Well the National Curriculum would certainly seem to favour this version of historical events regardless of how one-sided it may prove to be under closer scrutiny. In my opinion, this edited version of history seeks to arrive at an acceptable outcome without encouraging students to think about the details. It’s a bit like solving a math puzzle but not showing your working out.

Maybe elsewhere in the National Curriculum the experiences for a young black child could offer something of an enriching nature?

Ok so putting His-Story to one side for a moment, let’s delve into English literature.

Let’s consider the book that many educators the length and breadth of the country used to torture young black children with, week-in week-out, under the guise of it being a literary classic!

I am of course referring to the book “Of Mice and Men” by John Steinbeck.

This book details the story of two white ranch hands, who dream of a better life and their struggles to gain a foothold in life due to lack of money and social standing.

The fact that even though the main characters lives were somewhat fraught with pain struggle and strife they still had enough privilege to refer repeatedly to one of the books black characters as “that Nig*er Curly”.

This said everything that a pre-pubescent child such as I needed to know about his place in society. This not only informed my beliefs about how I saw myself but also how I thought others in my adolescent world saw me. I felt worthless.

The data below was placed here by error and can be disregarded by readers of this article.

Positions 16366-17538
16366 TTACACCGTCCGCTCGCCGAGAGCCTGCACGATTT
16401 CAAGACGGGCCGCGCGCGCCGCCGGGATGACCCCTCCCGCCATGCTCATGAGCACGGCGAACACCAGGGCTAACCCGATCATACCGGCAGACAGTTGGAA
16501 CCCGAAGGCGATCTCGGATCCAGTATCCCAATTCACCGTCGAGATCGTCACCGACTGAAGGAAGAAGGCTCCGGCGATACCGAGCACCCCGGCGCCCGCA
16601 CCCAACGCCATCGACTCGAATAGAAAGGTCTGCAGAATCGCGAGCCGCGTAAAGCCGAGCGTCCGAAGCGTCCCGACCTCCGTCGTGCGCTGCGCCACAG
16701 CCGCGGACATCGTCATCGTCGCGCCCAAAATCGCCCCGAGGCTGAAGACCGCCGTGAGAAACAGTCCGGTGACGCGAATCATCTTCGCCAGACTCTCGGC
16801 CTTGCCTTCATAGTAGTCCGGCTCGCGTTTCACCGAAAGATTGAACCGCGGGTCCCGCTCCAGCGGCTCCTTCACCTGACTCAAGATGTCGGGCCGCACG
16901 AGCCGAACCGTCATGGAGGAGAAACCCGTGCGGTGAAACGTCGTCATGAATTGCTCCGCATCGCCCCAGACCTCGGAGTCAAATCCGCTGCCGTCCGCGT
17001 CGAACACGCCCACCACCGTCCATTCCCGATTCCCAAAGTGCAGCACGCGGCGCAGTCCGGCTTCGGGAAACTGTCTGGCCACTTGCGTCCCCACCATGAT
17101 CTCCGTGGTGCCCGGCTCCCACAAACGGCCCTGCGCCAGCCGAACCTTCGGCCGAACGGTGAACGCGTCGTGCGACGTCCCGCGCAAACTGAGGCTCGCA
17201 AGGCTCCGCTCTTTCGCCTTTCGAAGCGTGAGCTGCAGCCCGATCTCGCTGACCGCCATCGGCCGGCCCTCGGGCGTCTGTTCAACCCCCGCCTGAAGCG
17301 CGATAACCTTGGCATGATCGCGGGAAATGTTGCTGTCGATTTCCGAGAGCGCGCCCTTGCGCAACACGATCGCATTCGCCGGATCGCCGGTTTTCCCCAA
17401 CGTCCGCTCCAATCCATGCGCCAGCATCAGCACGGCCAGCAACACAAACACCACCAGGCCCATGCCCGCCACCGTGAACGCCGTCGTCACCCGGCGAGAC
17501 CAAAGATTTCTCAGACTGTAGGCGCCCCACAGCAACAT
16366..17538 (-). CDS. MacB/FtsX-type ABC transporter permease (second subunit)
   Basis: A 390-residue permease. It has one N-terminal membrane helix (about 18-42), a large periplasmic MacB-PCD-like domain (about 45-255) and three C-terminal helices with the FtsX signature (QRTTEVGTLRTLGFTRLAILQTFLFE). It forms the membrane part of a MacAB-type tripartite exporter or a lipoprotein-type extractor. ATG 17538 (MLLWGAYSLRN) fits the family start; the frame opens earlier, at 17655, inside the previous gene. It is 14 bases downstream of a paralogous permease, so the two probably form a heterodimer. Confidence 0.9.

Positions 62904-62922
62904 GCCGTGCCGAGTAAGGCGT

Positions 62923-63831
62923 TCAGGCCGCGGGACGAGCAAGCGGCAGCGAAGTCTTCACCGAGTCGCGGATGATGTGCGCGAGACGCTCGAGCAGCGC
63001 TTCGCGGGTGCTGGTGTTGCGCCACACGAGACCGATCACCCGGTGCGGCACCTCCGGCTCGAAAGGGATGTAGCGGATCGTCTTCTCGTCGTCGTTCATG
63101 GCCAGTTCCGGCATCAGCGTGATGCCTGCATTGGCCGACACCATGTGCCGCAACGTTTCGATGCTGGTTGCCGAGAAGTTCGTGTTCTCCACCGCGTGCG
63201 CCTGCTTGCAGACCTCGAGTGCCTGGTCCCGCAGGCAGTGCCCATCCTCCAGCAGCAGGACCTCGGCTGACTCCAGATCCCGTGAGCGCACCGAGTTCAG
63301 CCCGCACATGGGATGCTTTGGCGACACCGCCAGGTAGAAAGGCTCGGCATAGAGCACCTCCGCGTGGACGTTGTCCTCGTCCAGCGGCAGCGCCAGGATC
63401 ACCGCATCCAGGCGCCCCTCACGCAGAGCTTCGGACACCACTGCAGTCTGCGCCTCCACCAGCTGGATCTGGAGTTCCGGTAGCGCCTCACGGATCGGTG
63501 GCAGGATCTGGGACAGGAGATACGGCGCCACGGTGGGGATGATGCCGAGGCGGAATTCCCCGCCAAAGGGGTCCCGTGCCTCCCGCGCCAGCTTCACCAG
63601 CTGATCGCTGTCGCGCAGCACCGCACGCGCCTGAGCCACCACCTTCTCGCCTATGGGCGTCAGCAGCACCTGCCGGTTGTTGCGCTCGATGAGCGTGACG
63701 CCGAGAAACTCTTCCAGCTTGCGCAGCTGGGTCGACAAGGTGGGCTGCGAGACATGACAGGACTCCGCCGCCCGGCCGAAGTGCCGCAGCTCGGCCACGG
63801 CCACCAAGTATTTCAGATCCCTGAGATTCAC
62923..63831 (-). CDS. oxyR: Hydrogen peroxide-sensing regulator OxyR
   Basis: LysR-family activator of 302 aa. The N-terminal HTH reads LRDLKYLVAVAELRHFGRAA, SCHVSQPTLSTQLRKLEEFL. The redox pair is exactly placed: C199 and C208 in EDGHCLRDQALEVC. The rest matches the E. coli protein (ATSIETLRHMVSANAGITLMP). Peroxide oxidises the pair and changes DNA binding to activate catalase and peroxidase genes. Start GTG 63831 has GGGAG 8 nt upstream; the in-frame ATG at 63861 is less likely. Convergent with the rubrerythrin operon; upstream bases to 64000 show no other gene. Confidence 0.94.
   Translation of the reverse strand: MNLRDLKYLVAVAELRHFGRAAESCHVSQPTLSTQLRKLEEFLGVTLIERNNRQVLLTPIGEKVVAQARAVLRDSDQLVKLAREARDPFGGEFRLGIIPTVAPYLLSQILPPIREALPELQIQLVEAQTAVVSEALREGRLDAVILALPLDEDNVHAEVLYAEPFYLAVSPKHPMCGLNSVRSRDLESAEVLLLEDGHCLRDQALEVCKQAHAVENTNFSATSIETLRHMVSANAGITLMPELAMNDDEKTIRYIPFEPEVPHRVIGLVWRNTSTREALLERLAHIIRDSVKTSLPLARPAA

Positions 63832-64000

I am still forced to cringe at the thought of Mr Oakley stood at the front of his classroom, book in hand reading the each race hate filled page.

I am still forced to cringe at the thought of Mr Oakley stood at the front of his class room, book in hand reading with conviction tinged with anticipation of the race hate filled expletive.

Each time the word Nig*er came up he’d pause. Maybe out of embarrassment maybe for effect. But then he would deliver it. That cruel humiliating word. That shameful word continued to rape my soul and I wished I could have torn the pages out of the copy I held in my hand and at least used them to dry my tears before they rolled down my cheeks.

Mr Oakley looked at the only black child in the 1800 capacity school and delivered the word Nig*er again. I became aware that it was not only his 1000 yard stare that hurt me on those days but also the eyes of every child in the class room.

Some children speculated that my temper would eventually snap. Others seemed to take great pride in witnessing my helplessness.